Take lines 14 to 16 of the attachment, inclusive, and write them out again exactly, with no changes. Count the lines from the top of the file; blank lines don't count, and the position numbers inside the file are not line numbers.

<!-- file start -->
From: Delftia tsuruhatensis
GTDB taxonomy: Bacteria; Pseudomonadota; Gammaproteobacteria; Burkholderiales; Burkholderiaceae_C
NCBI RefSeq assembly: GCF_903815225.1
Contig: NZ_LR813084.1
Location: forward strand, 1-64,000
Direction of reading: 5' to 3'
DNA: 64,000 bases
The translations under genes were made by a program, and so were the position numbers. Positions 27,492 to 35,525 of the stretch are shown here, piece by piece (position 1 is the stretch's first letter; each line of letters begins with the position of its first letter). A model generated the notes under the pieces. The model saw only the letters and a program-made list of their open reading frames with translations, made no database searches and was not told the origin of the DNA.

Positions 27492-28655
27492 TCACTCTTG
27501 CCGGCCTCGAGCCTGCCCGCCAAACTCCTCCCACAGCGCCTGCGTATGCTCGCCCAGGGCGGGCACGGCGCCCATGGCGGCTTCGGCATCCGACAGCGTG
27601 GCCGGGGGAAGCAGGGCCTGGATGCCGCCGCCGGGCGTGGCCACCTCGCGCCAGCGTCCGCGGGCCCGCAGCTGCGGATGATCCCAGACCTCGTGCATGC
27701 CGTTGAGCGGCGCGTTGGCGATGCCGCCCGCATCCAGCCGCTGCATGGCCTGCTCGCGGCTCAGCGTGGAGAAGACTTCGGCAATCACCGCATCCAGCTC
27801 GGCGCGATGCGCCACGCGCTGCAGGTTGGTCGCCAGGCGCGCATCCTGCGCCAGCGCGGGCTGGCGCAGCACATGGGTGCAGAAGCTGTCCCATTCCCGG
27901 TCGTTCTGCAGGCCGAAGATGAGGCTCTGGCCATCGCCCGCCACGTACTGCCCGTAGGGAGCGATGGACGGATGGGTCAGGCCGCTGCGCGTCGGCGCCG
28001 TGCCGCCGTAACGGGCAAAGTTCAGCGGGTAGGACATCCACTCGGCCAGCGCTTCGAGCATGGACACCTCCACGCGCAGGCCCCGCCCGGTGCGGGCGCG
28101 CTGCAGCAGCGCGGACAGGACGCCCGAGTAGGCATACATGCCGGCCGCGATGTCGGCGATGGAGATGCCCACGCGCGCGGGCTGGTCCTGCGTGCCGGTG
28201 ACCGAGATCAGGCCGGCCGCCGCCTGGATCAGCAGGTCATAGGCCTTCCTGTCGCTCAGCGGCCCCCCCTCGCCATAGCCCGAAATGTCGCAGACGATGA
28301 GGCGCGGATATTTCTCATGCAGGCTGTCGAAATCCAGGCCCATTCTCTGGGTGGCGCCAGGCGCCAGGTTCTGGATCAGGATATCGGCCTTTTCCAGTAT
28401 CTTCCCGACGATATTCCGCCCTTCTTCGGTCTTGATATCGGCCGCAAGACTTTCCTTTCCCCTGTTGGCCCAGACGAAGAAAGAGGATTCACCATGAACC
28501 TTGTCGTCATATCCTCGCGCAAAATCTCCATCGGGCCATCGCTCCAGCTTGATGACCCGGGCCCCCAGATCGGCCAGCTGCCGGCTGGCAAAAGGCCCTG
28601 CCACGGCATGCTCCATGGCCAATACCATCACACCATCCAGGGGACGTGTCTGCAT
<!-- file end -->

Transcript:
27801 GGCGCGATGCGCCACGCGCTGCAGGTTGGTCGCCAGGCGCGCATCCTGCGCCAGCGCGGGCTGGCGCAGCACATGGGTGCAGAAGCTGTCCCATTCCCGG
27901 TCGTTCTGCAGGCCGAAGATGAGGCTCTGGCCATCGCCCGCCACGTACTGCCCGTAGGGAGCGATGGACGGATGGGTCAGGCCGCTGCGCGTCGGCGCCG
28001 TGCCGCCGTAACGGGCAAAGTTCAGCGGGTAGGACATCCACTCGGCCAGCGCTTCGAGCATGGACACCTCCACGCGCAGGCCCCGCCCGGTGCGGGCGCG